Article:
What you’ll learn:
- Why terabit-scale optical transceivers are needed.
- How to realize terabit/s-class optical transceivers.
- Key SiGe BiCMOS within the transmitter IC.
The growing popularity of data-intensive applications, such as cloud services, video streaming, high-performance computing, and 5G, poses ever-increasing demands on optical communication networks within data centers. Here, the most performant optical links operate at speeds up to 400 Gb/s, using, for example, 4 × 100-Gb/s channels. Data-center operators, however, are forecasting a need for terabit/s-capable optical transceivers within a few years from now.
In parallel to this evolution, co-packaged paradigms are emerging to help optical switches cope with the massive bandwidth density at their input—soon reaching 100 terabits/s. In these co-packaged optics, silicon (Si) photonics transceivers are tightly integrated with the high-speed electronic circuits.
The common research challenge is clear: Simultaneously increasing the capacity of the optical links and fitting the required transceivers in ever smaller footprints. This will require innovations in the electronic and photonic high-speed integrated circuits that make up the transceivers.
Beyond 100-Gbaud Signaling Rates
One option to realize terabit/s-class optical transceivers is to push the signaling rates well beyond 100 Gbaud—the baud rate being the number of symbols transmitted per second. On the electronics side, such rates may be beyond the capabilities of even the most advanced CMOS nodes (such as FinFETs), especially in terms of achievable analog bandwidth.
Until now, >100-Gbaud speeds have been mostly the domain of, for instance, indium-phosphide (InP) technologies. Their smaller wafer sizes and reduced capability to integrate more complex functionality makes scaling in such processes challenging. While imec is now pursuing III-V on CMOS processes as a solution in the medium to long term, on the short term, integration of novel circuit architectures in silicon-germanium (SiGe) BiCMOS can be a solution to achieve operation beyond 100 Gbaud.
Scientists from imec-IDLab have now come up with a novel transmitter architecture that has key building blocks fabricated in a mainstream SiGe BiCMOS process. The resulting IC decodes 4x 30-Gbaud PAM-4 (or 4x 60-Gb/s NRZ) streams, and simultaneously multiplexes and equalizes these streams into a 120-Gbaud PAM-4 signal with >80-GHz bandwidth, 1.2-V p-p voltage swing, and 2200-mW power consumption. Since the 4-level pulse amplitude PAM-4 modulation format involves two bits per symbol (denoted as 00, 01, 10, and 11), this is the equivalent of a 240-Gb/s (single lane) transmitter.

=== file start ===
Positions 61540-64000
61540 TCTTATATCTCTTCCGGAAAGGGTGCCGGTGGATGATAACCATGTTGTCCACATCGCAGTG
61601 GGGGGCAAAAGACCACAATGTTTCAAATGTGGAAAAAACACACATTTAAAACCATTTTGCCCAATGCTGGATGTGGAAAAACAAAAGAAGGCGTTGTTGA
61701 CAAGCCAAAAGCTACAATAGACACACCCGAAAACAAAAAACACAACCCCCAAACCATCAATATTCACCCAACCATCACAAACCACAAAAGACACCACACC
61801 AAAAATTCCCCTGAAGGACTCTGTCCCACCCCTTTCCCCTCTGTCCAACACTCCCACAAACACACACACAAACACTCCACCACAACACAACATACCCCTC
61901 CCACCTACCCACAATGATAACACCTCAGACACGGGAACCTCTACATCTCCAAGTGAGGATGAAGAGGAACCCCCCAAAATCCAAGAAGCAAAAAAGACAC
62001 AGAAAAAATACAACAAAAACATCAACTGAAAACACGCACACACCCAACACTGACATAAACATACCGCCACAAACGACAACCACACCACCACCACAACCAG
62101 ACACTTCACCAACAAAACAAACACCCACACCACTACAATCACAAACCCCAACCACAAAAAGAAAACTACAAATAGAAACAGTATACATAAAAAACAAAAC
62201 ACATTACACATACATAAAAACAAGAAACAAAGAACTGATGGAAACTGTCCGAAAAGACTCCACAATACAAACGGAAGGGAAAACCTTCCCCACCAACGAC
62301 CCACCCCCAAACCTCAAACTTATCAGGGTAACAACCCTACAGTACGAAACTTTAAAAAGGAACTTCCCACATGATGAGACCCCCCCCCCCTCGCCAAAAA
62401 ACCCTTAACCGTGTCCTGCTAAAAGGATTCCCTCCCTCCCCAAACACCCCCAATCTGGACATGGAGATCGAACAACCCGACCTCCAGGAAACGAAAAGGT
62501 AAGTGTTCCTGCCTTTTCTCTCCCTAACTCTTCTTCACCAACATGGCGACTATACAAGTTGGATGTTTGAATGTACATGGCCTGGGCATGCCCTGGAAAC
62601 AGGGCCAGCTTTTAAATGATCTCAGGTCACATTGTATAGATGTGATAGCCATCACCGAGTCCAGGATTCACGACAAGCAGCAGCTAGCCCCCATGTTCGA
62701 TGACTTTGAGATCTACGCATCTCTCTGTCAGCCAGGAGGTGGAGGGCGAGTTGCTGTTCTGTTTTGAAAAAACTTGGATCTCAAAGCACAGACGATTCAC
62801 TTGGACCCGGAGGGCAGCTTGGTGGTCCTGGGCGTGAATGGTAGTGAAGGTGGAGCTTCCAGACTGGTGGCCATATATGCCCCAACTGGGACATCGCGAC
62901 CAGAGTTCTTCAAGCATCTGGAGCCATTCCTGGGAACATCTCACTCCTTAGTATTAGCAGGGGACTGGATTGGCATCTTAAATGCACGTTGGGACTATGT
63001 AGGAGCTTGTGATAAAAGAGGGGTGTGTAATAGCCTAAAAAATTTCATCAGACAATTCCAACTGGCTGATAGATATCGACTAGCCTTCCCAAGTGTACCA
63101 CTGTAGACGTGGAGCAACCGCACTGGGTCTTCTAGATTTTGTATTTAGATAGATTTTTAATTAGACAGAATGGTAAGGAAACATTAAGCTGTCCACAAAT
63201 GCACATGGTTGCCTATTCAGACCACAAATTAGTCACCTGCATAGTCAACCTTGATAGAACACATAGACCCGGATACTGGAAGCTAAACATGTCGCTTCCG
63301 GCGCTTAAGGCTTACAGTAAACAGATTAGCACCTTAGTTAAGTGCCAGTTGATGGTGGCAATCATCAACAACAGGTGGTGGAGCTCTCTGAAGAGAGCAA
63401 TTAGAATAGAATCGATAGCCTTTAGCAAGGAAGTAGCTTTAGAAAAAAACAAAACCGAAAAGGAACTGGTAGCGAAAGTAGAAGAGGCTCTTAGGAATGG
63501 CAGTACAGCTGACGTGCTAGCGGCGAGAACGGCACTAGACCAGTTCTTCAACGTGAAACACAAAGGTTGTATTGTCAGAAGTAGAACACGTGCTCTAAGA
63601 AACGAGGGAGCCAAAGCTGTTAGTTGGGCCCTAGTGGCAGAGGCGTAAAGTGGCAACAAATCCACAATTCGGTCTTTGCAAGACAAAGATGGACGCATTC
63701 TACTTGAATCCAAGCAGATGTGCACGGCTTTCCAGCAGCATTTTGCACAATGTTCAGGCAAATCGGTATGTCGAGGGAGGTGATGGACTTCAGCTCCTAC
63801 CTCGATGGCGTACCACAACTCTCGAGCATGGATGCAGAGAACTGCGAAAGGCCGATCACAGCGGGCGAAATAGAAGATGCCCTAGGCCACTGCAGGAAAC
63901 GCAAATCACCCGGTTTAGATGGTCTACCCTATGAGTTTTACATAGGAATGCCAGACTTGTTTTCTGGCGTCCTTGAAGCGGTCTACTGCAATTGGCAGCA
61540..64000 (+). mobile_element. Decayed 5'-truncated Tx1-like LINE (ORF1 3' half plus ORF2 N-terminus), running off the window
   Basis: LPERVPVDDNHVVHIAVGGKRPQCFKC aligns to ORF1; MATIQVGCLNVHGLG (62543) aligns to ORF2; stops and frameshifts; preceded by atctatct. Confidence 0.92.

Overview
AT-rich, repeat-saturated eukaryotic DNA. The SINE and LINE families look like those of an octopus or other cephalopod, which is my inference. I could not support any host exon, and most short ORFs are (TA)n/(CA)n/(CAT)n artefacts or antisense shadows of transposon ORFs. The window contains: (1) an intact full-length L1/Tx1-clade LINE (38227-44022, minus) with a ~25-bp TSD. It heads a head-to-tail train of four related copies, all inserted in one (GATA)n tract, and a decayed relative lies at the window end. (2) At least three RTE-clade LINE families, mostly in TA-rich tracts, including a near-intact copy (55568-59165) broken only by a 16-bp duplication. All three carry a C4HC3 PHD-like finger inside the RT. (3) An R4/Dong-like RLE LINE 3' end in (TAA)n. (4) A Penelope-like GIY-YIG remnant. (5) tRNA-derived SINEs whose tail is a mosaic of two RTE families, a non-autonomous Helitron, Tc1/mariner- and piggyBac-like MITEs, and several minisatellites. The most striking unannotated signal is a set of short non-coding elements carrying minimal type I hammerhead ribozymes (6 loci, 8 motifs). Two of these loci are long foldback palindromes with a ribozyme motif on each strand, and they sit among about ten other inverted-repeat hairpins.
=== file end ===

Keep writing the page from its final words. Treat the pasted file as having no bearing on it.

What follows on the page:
Key SiGe BiCMOS Components in an Innovative Architecture
Within the transmitter IC, a multiplexer (MUX) combines multiple low-speed input signals (coming from, say, a CPU or GPU within the data center) into a single full-rate data stream. This stream is subsequently equalized to compensate for any bandwidth losses in the modulator and the channel. The high-speed equalized signal is then used as an input signal for the driver that subsequently feeds the optical modulator.
In traditional transmitter architectures, equalization is performed in the digital domain by using a digital signal processor (DSP) fabricated in advanced CMOS nodes. The equalized signal is then converted into an analog signal, feeding the driver. When high-voltage swings are required, this driver is nowadays fabricated in III/V technology.
IDLabs’ transmitter IC architecture implements an analog-signal-processing variant of the DSP filter, i.e., a 7-tap mixed-signal fast-forward equalizer (FFE) with finite-impulse-response (FIR) filter (Fig. 1). Moreover, all key components, i.e., the integrated MUX, FFE, and driver are fabricated in mainstream 55-nm SiGe BiCMOS technology.
A 120-Gbaud PAM-4 Prototype
In a prototype transmitter IC, four 30-Gbaud PAM-4 input signals are processed to obtain the two components of the PAM-4 signal, i.e., the most- and least-significant-bit (MSB and LSB) signals. The 4xMSB and 4xLSB signals are separately multiplexed and filtered by the 7-tap FFEs.
The filtered signals are combined in the output stage to obtain a full-rate 120-Gbaud PAM-4 signal, feeding the driver. The transmitter chip is flip-chipped on a high-speed PCB to allow for electrical evaluation (Fig. 2). The work shows a doubling of the operating rate compared to FinFET solutions and closely matches the speed and power obtained in InP-based solutions.
The >100-Gbaud chips enable progression toward a new generation of optical transceivers. They would transmit these signals in either multiple fibers or at multiple wavelengths to achieve the bit rates required for the terabit era. Apart from the building blocks described earlier, the team also is working on >100-Gbaud transimpedance amplifiers and modulator drivers, high-sampling-rate ADCs, and 100-Gsample/s analog time interleavers.
These building blocks also will be crucial for developing novel coherent transceiver concepts, which exploit the phase and polarization of the optical field to further increase the bit rate. The coherent transceivers target optical communication applications where low cost and low energy are critical objectives.
More details can be found in the 2021CICC paper “A 4-to-1 240 Gb/s PAM-4 MUX with a 7-tap Mixed-Signal FFE in 55nm BiCMOS,” authored by M. Verplaetse et al. To receive the paper, fill in this contact form.